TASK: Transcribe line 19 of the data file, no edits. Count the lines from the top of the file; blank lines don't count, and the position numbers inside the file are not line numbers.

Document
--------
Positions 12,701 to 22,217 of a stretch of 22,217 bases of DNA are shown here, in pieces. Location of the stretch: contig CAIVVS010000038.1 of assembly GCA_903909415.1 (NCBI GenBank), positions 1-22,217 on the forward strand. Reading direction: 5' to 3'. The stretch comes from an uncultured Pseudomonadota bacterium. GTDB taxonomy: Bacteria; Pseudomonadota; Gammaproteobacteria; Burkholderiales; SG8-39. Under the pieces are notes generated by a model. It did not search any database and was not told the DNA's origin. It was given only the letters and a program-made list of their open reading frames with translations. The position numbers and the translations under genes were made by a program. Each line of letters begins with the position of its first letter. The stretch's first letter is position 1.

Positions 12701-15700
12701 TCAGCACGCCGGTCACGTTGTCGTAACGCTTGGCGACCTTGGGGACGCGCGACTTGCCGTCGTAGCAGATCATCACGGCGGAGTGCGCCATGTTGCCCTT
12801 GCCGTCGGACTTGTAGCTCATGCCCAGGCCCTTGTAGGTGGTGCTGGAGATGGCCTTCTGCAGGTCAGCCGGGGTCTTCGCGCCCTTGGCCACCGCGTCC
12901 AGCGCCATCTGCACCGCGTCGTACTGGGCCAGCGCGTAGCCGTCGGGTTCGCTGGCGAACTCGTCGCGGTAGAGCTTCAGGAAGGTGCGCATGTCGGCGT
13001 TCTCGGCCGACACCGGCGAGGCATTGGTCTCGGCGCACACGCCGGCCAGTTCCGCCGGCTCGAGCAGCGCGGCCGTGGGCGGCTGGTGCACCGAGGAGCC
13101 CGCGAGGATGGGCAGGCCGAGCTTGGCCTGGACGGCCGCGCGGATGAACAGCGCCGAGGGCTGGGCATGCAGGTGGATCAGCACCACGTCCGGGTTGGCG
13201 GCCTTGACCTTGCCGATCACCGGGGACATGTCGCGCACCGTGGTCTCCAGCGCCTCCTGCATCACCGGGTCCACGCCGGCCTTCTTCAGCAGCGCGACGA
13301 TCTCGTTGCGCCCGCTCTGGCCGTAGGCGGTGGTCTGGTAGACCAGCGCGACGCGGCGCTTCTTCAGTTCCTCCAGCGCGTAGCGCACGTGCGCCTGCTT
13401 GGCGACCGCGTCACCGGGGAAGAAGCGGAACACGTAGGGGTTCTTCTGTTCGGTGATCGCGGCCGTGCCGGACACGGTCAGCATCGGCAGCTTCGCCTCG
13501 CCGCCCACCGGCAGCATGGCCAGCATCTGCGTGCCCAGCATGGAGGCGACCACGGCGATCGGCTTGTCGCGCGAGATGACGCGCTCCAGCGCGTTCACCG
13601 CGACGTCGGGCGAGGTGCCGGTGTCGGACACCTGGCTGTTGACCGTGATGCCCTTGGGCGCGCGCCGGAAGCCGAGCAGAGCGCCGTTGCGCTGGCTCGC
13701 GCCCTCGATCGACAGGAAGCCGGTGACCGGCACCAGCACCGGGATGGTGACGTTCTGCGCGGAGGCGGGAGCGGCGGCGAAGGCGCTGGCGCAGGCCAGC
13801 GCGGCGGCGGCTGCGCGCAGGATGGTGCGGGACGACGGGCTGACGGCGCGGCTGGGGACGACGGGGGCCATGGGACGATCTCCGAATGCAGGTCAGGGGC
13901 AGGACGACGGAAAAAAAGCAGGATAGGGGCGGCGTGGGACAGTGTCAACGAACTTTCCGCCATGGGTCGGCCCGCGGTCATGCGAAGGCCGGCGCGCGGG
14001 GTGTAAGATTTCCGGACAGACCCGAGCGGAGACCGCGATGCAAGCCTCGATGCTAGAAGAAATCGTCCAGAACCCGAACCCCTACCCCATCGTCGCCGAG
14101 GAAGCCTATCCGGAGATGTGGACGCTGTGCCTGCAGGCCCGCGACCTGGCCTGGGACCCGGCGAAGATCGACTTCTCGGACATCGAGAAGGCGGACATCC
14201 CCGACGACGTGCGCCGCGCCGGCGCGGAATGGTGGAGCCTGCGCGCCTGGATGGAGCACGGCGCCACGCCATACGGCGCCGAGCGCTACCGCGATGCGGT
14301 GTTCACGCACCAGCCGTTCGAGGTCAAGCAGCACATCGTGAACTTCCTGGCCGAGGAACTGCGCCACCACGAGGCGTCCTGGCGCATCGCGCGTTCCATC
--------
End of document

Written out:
14301 GTTCACGCACCAGCCGTTCGAGGTCAAGCAGCACATCGTGAACTTCCTGGCCGAGGAACTGCGCCACCACGAGGCGTCCTGGCGCATCGCGCGTTCCATC